normal bedfellows.

 

Why is it that only swoops are fell? Sure, the verbivorous William

Shakespeare invented the expression "one fell swoop," but why can't

strokes, swings, acts, and the like also be fell? Why are we allowed to

vent our spleens but never our kidneys or livers? Why must it be only

our minds that are boggled and never our eyes or our hearts? Why can't

eyes and jars be ajar, as well as doors? Why must aspersions always be

cast and never hurled or lobbed?

 

Doesn't it seem just a little wifty that we can make amends but

never just one amend; that no matter how carefully we comb through the

annals of history, we can never discover just one annal; that we can

never pull a shenanigan, be in a doldrum, eat an egg Benedict, or get

just one jitter, a willy, a delirium tremen, or a heebie-jeebie. Why,

sifting through the wreckage of a disaster, can we never find just one

smithereen?

 

Indeed, this whole business of plurals that don't have matching

singulars reminds me to ask this burning question, one that has puzzled

scholars for decades: If you have a bunch of odds and ends and you get

rid of or sell off all but one of them, what do you call that doohickey

with which you're left?

 

What do you make of the fact that we can talk about certain things

and ideas only when they are absent? Once they appear, our blessed

English doesn't allow us to describe them. Have you ever seen a horseful

carriage or a strapful gown? Have you ever run into someone who was

combobulated, sheveled, gruntled, chalant, plussed, ruly, gainly,

maculate, pecunious, or peccable? Have you ever met a sung hero or

experienced requited love? I know people who are no spring chickens, but

where, pray tell, are the people who are spring chickens? Where are the

people who actually would hurt a fly? All the time I meet people who are

great shakes, who can cut the mustard, who can fight City Hall, who are

my cup of tea, who would lift a finger to help, who would give you the

time of day, and whom I would touch with a ten-foot pole, but I can't

talk about them in English -- and that is a laughing matter.

 

If the truth be told, all languages are a little crazy. As Walt

Whitman might proclaim, they contradict themselves. That's because

language is invented, not discovered, by boys and girls and men and

women, not computers. As such, language reflects the creative and

fearful asymmetry of the human race, which, of course, isn't really a

race at all.

 

That's why we wear a pair of pants but, except on very cold days,

not a pair of shirts. That's why men wear a bathing suit and bathing

trunks at the same time. That's why brassiere is singular but panties is

plural. That's why there's a team in Toronto called the Maple Leafs and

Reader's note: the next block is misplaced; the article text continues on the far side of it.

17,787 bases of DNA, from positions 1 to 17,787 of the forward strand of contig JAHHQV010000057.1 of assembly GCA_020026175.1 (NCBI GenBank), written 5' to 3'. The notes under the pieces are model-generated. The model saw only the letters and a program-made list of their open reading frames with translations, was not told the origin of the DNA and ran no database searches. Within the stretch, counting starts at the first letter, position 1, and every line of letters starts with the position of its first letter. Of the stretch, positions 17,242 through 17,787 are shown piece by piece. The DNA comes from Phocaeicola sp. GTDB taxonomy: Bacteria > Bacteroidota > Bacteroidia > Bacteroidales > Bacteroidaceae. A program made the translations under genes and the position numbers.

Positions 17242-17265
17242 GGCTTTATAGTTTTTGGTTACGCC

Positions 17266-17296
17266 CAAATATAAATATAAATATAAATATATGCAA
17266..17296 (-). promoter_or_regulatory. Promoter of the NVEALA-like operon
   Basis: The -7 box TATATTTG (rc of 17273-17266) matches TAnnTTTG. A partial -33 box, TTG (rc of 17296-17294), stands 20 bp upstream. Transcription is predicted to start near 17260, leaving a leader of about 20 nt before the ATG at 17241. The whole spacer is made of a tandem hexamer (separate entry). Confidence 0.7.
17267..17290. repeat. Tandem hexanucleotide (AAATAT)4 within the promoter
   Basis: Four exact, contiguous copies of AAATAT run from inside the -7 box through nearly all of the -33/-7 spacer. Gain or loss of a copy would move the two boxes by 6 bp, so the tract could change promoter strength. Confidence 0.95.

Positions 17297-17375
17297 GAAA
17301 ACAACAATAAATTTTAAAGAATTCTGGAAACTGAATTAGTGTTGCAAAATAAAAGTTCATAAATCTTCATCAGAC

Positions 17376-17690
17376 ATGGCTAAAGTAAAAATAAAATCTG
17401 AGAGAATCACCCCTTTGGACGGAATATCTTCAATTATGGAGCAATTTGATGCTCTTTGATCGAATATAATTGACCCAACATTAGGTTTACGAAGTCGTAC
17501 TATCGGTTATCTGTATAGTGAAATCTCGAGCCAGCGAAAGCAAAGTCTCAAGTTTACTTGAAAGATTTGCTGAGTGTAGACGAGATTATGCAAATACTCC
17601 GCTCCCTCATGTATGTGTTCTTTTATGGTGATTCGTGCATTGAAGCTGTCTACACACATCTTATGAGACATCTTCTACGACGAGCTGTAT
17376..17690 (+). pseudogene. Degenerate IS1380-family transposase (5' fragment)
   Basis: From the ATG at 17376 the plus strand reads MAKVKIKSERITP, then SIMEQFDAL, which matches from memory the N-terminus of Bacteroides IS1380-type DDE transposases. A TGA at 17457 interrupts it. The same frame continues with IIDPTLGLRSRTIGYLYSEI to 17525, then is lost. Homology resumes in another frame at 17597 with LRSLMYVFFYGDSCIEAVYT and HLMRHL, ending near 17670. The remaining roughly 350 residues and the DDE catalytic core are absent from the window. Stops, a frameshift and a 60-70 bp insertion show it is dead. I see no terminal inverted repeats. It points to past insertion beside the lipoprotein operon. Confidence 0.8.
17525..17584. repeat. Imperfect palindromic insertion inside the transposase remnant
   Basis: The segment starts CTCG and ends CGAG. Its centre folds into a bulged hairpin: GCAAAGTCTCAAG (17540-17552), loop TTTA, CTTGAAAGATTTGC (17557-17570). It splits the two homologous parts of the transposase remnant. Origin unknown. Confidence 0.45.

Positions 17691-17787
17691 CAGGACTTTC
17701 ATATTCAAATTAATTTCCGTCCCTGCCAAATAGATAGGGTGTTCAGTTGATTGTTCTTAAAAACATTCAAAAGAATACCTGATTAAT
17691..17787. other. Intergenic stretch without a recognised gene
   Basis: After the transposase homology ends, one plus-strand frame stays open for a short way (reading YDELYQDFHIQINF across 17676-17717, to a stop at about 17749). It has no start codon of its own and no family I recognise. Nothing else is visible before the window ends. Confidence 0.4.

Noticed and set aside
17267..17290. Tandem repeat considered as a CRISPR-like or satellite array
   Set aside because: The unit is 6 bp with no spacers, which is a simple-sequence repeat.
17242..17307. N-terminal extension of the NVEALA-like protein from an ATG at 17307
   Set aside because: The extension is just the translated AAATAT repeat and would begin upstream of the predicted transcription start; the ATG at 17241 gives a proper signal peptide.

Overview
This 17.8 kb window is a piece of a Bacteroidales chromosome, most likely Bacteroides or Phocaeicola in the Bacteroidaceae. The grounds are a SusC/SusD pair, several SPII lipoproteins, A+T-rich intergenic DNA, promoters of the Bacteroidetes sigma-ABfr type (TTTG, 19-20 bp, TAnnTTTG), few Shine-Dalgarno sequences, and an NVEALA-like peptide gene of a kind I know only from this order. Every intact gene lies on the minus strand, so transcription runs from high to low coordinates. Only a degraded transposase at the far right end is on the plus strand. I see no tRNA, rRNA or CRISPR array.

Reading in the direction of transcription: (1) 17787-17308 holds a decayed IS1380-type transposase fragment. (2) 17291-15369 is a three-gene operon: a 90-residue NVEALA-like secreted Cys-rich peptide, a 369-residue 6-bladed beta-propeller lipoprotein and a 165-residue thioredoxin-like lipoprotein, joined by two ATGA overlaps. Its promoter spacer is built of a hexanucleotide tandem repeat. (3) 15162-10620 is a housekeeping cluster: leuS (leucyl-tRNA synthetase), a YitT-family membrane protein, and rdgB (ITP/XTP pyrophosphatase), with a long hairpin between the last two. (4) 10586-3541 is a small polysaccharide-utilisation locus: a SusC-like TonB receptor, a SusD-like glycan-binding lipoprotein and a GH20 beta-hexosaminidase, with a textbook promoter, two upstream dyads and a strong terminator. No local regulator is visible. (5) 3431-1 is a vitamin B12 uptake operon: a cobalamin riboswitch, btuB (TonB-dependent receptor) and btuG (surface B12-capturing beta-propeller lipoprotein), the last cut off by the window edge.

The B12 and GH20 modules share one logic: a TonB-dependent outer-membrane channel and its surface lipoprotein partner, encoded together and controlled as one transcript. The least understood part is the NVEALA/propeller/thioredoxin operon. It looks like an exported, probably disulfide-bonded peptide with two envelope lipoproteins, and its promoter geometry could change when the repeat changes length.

another in Minnesota called the Timberwolves.

 

That's why six, seven, eight, and nine change to sixty, seventy,

eighty, and ninety, but two, three, four, and five do not become twoty,

threety, fourty, and fivety. That's why first-degree murder is more

serious than third-degree murder but a third-degree burn is more serious

than a first-degree burn. That's why we can open up the floor, climb the

walls, raise the roof, pick up the house, and bring down the house.

 

In his essay "The Awful German Language," Mark Twain spoofs the

confusion engendered by German gender by translating literally from a

conversation in a German Sunday school book: "Gretchen. Wilhelm, where

is the turnip? Wilhelm. She has gone to the kitchen. Gretchen. Where is

the accomplished and beautiful English maiden? Wilhelm. It has gone to

the opera." Twain continues: "A tree is male, its buds are female, its

leaves are neuter; horses are sexless, dogs are male, cats are female --

tomcats included."

 

Still, you have to marvel at the unique lunacy of the English

language, in which you can turn a light on and you can turn a light off

and you can turn a light out, but you can't turn a light in; in which

the sun comes up and goes down, but prices go up and come down -- a

gloriously wiggy tongue in which your house can simultaneously burn up

and burn down and your car can slow up and slow down, in which you fill

in a form by filling out a form, in which your alarm clock goes off by

going on, in which you are inoculated for measles by being inoculated

against measles, in which you add up a column of figures by adding them

down, and in which you first chop a tree down -- and then you chop it

up. (By Richard Lederer)

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Hi NS , yes the all new stuff.It's new or it is not.

Another is it's quite unique, absolutely unique.It's unique or it is not.Groan.

 

Forgot a few more that make me groan. If I hear another "going forward" in a blurb about a stock forecast I'll throw up.

CNBC has something to answer for there.

 

And the most overused words in the language at present must be absolutely and like.

Not to forget the misuse of random.